Price matching (or ad matching) is when a store promises to offer the lowest price on a specific item, and if they don’t, they’ll lower the price to match their competitor’s. Not all stores price match, and some stores that do price match will only match a list of approved competitor stores – so you should always know ahead of time your stores’ policy on price matching, just like with coupons.
A lot of people ignore price matching because they think it takes too much time, but with apps like Flipp or Rebee all you have to do is pull out your phone and search the item you’re looking to buy. The app will scan all of the flyers in your area and tell you who has it on sale and for how much. Then you show the cashier, and he or she will adjust the price of your item to match the lowest advertised price. It’s super simple!
I’ll be honest, when I first started couponing I hated price matching. I was already handing cashiers a fistful of coupons, I felt like it was such an inconvenience to also ask them to adjust prices on half a dozen items. But when my only other options were to pay more than I had to, or spend time and gas driving to four different stores to do my grocery shopping, I quickly wised up – cashiers are paid by the hour, guys! They’re working for the same amount of time regardless of whether you’re price matching or not. As much as companies want you to spend more money than you need to, there’s no shame at all in saving your family extra dollars every time you shop – and if these policies were really that inconvenient, stores wouldn’t offer them. Take advantage!
Rebates and Rewards Points
The concept of shopping rebates isn’t altogether new – companies have been offering mail-in rebate events for decades – but now that we all have smartphones, there are apps for that! Rebates and rewards points are two of my favourite avenues for saving money on groceries, because you can stack and save them up to cash out for something special, or cash them in as you go to keep your overall costs low.
How rebate programs work is simple: They offer a certain amount of cash back on specific products, and you buy the products, upload a picture of your receipt, and get credited for that amount. Most apps have a cash out minimum you have to meet to get your money, but it never takes me very long to get to that point, even if I’m only buying the things I was going to buy anyway.
My favorite to use are Checkout 51 and Caddle. They both work about the same – Checkout 51 has much more in the way of offers, but Caddle offers very quick (10-second) surveys almost every week that help your account grow quickly. Caddle is currently only available in Canada (sorry!) but with its growing popularity, I’m sure it will soon open up to other countries.
Ibotta is another cash back app that reward you for buying specific items. That one isn’t available in Canada, where I’m located, so I haven’t tried it but I have it on good faith that it is every bit as effective as Checkout 51 and Caddle!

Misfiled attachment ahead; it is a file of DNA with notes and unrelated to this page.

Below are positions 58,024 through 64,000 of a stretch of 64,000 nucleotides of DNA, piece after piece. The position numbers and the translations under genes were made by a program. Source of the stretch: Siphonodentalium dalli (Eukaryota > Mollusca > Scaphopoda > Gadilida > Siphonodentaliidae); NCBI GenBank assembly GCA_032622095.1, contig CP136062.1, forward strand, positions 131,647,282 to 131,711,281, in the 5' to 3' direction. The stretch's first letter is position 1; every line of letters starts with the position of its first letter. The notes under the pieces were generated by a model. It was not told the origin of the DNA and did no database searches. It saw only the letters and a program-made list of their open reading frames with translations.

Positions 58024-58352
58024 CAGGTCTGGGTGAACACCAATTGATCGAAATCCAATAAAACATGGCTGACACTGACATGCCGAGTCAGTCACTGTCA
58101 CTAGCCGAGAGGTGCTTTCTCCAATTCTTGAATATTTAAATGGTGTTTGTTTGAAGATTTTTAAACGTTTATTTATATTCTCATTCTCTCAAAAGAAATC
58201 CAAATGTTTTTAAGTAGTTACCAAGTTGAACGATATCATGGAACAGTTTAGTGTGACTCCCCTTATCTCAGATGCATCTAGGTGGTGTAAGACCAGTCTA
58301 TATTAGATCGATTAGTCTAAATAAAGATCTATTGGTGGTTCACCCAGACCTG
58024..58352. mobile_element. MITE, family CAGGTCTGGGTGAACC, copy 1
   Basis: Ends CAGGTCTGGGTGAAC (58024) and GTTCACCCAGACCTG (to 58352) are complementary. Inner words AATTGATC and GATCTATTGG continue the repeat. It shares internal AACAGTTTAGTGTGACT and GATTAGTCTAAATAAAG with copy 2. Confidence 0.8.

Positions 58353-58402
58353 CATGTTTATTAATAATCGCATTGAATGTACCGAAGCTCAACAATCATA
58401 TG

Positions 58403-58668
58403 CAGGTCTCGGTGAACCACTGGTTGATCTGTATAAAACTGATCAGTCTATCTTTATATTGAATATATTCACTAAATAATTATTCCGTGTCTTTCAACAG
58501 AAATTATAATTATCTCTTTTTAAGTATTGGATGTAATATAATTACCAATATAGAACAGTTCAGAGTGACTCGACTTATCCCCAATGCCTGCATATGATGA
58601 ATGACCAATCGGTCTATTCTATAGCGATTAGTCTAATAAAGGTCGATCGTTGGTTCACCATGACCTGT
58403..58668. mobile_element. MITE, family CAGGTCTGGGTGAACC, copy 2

If you do your shopping online, Ebates provides you with automatic cash back depending on which stores you shop at, and Honey will scan through a list of known coupon codes at checkout to save you money before you even pay. You can’t use both at the same time, though, so it’s worth it to have both installed and figure out which will give you a better bang for your buck at the time.
It’s always worth it to keep a running list of the items that are available on your rebate apps while you make your grocery list and do your shopping. The offers change every week, so be sure to check before you head out to the stores to be sure you’re getting every penny back you deserve!
Rewards points are another big favourite for me, since Canada has one of the best rewards points programs anywhere, the PC Optimum offers. Depending on what store you shop at, you can either earn points based on the dollar amount you spend, or big bonus points for choosing specific items – or both! Better yet, the bonus offers are tailored to items you already buy, so you don’t have to go out of your comfort zone picking new brands or flavours. As with the rebate apps, it’s a great idea to keep a list handy of what this week’s offers are as you make your grocery list, so you know you’re getting the best bang for your buck!
It’s an awesome feeling when a cheque arrives in the mail that you earned just by shopping the way you normally do – or when you get your receipt from the cashier and discover that your grocery run has earned you $15 worth of rewards points. It’s practically free money, and who doesn’t love that?
Clearance shopping is amazing because that’s more often than not how you get free stuff! (This is where the “saving hundreds on groceries” bit comes in)
See, the thing about extreme couponing isn’t just picking one method to focus on, like coupons or pricematching or rebates. It’s about mixing and matching those to what’s on sale at your local stores to get the absolute best deal.
And those clearance sections are FULL of hidden gems.
Most coupons are designed so that you’re still paying for their product, just a slightly reduced price. But when stores need to move product fast, they’re slashing prices down way lower than your typical retail sale price.
So your $1 off of shampoo can get you a $2 shampoo for $1, but it can get you that same shampoo on clearance for free – just pay the taxes.